Subcutaneous injection of sodium deoxycholic acid into the anterior of the back of male ddY mice elicited dose-dependent scratching of the injected site with the forepaws and hindpaws.
Up to 100 μg of sodium deoxycholic acid induced no significant increase in vascular permeability at the injection site as assessed by a dye leakage method.
Bradykinin (BK) B2 receptor antagonists, FR173657 and Hoe140, significantly decreased the frequency of scratching induced by sodium deoxycholic acid.
Treatment with aprotinin to inhibit tissue kallikrein reduced the scratching behaviour induced by sodium deoxycholic acid, whereas treatment with soybean trypsin inhibitor to inhibit plasma kallikrein did not.
Although injection of kininase II inhibitor, lisinopril together with sodium deoxycholic acid did not alter the scratching behaviour, phosphoramidon, a neutral endopeptidase inhibitor, significantly increased the frequency of scratching.
Homogenates of the skin excised from the backs of mice were subjected to gel-filtration column chromatography followed by an assay of kinin release by trypsin from each fraction separated. Less kinin release from the fractions containing kininogen of low molecular weight was observed in the skin injected with sodium deoxycholic acid than in normal skin.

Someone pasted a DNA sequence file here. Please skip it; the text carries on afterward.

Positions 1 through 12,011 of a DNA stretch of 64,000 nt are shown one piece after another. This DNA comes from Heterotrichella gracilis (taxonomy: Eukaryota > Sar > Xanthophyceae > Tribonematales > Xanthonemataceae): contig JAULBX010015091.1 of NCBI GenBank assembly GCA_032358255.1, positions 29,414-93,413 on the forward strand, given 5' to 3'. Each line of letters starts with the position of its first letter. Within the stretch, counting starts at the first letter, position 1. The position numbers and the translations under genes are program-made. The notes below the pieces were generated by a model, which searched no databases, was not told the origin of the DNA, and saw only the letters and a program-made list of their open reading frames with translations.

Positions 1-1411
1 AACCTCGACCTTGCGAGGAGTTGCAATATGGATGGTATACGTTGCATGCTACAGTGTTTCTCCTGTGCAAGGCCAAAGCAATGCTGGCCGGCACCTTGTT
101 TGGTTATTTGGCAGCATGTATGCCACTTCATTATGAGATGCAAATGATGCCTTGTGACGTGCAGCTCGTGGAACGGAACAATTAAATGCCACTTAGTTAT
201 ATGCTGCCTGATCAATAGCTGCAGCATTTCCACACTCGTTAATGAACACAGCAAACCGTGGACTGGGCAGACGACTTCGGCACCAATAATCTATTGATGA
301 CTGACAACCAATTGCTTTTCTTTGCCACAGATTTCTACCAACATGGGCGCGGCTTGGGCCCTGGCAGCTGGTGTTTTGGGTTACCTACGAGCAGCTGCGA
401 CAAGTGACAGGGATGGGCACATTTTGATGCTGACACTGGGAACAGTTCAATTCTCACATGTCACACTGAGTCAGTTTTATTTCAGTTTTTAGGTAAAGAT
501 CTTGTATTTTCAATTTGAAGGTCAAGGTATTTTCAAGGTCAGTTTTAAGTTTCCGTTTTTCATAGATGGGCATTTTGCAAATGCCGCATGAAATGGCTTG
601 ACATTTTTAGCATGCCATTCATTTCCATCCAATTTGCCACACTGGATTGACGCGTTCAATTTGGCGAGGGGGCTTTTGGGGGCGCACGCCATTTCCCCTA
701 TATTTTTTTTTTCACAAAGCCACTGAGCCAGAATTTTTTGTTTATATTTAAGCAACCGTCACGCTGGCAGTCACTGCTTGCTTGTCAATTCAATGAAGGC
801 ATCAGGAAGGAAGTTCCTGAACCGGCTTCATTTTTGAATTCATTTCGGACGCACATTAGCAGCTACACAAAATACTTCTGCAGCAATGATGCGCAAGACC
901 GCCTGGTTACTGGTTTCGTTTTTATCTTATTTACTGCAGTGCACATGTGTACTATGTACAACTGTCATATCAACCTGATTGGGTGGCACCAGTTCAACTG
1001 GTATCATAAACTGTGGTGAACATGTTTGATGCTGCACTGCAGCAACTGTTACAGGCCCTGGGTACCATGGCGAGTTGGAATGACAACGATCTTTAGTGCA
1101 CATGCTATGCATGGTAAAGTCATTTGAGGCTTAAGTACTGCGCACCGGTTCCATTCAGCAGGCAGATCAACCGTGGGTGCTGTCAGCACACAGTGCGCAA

The frequency of scratching after the injection of sodium deoxycholic acid in plasma kininogen-deficient Brown Norway Katholiek rats was significantly lower than that in normal rats of the same strain, Brown Norway Kitasato rats.
These results indicate that BK released from low-molecular-weight kininogen by tissue kallikrein, but not from high-molecular-weight kininogen by plasma kallikrein, may be involved in the scratching behaviour induced by the injection of sodium deoxycholic acid in the rodent.
British Journal of Pharmacology (1999) 126, 197–204; doi:10.1038/sj.bjp.0702296